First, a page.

Aluminium’s interface with living systems


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Posted on 23 November 2011

Aluminium’s potential role in neurodegenerative diseases such as Alzheimer’s disease and cancer, specifically breast cancer, and the potential role for aluminium adjuvants in vaccine-related adverse effects are spotlighted in the latest issue of the Journal of Inorganic Biochemistry (JIB).

The November issue of the Journal includes papers of presentations made at the Ninth Keele Meeting on Aluminium in Niagara-on-the-Lake, Ontario, Canada. This is the Eighth Keele Meeting issue of JIB and it was guest edited by Christopher Exley from The Birchall Centre at Keele University, Staffordshire, UK.

The papers cover the full range of the natural sciences though with special emphasis upon the inorganic chemistry of aluminium’s interface with living systems including humans. There is a special emphasis upon the latter, human exposure to aluminium, in this selection of papers including research detailing the influence of aluminium at the molecular, cellular, organ and whole body level. The subjects of aluminium’s potential role in neurodegenerative diseases such as Alzheimer’s disease and cancer, specifically breast cancer, are re-visited, while there are also papers which highlight a potential role for aluminium adjuvants in vaccine-related adverse effects.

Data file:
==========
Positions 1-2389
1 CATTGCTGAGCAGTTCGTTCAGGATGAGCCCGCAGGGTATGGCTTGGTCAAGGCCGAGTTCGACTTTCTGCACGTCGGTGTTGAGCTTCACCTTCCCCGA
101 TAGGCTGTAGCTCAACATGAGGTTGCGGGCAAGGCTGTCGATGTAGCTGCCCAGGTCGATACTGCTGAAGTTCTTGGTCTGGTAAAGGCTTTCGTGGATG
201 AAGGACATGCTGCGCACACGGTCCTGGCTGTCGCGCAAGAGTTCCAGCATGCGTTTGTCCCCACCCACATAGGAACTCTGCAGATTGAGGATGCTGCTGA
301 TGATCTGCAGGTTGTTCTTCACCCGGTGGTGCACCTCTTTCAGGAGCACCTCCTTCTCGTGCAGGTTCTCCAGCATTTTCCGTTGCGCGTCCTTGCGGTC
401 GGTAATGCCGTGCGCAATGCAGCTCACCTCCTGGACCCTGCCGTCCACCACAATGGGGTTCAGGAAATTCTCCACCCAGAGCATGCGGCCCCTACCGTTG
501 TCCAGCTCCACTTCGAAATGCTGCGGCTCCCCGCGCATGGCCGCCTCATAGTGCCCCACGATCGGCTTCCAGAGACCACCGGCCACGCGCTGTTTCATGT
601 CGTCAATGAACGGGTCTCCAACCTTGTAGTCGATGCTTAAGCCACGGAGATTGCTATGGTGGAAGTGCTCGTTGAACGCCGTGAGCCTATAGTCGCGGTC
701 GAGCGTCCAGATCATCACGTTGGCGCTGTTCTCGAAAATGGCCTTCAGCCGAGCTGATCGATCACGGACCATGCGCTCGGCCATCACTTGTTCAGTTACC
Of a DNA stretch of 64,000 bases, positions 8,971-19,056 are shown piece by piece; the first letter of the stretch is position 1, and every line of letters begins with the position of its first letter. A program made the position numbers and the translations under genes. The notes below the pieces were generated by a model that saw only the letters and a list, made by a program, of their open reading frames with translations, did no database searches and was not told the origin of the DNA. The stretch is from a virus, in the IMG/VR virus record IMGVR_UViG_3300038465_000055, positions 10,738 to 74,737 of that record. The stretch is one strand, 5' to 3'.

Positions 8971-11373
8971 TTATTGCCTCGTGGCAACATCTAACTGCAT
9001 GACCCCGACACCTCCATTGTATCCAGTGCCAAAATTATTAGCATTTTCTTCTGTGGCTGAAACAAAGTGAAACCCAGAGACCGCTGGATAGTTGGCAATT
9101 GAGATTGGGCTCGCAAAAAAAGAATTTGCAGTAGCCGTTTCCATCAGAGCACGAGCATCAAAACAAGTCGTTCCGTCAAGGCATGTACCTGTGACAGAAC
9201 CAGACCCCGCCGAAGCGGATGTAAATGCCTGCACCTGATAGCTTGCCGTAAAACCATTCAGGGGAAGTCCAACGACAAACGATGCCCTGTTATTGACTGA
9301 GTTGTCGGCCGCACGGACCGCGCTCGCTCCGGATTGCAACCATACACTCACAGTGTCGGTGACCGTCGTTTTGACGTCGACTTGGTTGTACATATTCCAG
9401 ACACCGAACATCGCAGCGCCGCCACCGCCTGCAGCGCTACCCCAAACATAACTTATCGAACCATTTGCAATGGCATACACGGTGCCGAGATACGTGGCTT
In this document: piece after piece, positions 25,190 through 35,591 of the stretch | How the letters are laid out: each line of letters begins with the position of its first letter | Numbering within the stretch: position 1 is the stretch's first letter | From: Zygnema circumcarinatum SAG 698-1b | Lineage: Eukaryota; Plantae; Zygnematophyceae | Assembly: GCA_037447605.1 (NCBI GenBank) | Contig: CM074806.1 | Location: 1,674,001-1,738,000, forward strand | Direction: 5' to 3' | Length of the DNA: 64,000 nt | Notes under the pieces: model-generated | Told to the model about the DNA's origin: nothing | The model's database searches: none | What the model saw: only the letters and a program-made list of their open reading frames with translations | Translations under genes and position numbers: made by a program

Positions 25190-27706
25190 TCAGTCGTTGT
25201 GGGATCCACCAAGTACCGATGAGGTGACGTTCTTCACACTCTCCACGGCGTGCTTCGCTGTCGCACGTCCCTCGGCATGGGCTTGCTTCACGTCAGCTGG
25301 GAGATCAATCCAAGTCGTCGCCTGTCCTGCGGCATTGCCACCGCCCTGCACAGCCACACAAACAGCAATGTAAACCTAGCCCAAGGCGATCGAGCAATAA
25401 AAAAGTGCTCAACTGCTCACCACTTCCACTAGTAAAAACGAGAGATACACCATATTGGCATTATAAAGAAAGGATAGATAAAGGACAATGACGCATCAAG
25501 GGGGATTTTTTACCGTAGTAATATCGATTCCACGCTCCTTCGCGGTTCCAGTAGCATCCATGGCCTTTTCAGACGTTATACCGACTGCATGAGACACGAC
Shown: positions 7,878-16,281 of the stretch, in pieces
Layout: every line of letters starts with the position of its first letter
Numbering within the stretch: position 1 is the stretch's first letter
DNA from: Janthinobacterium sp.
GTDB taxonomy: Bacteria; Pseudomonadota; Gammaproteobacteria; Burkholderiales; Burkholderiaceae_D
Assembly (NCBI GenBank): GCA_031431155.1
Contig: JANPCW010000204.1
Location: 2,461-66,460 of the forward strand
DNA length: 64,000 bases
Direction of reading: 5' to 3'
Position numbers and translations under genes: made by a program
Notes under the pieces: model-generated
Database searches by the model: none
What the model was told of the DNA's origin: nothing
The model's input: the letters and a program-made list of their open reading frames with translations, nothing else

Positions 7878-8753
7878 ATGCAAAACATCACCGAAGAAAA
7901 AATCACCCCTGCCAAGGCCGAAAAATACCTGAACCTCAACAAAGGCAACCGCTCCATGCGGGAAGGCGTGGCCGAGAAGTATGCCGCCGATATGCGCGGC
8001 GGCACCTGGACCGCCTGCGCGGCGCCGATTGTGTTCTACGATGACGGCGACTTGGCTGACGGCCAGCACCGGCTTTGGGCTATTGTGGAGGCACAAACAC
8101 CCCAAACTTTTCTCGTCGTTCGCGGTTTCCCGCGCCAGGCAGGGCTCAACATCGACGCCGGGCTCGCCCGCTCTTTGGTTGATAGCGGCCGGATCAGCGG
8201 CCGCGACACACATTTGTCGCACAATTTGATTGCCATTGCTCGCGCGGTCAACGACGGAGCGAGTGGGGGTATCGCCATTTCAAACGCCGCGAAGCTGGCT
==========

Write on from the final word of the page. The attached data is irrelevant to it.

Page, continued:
Once again the Keele Meeting issue of JIB delivers an intriguing flavour of aluminium’s impact upon all living systems and raises new and exciting issues concerning a potential role in human disease.


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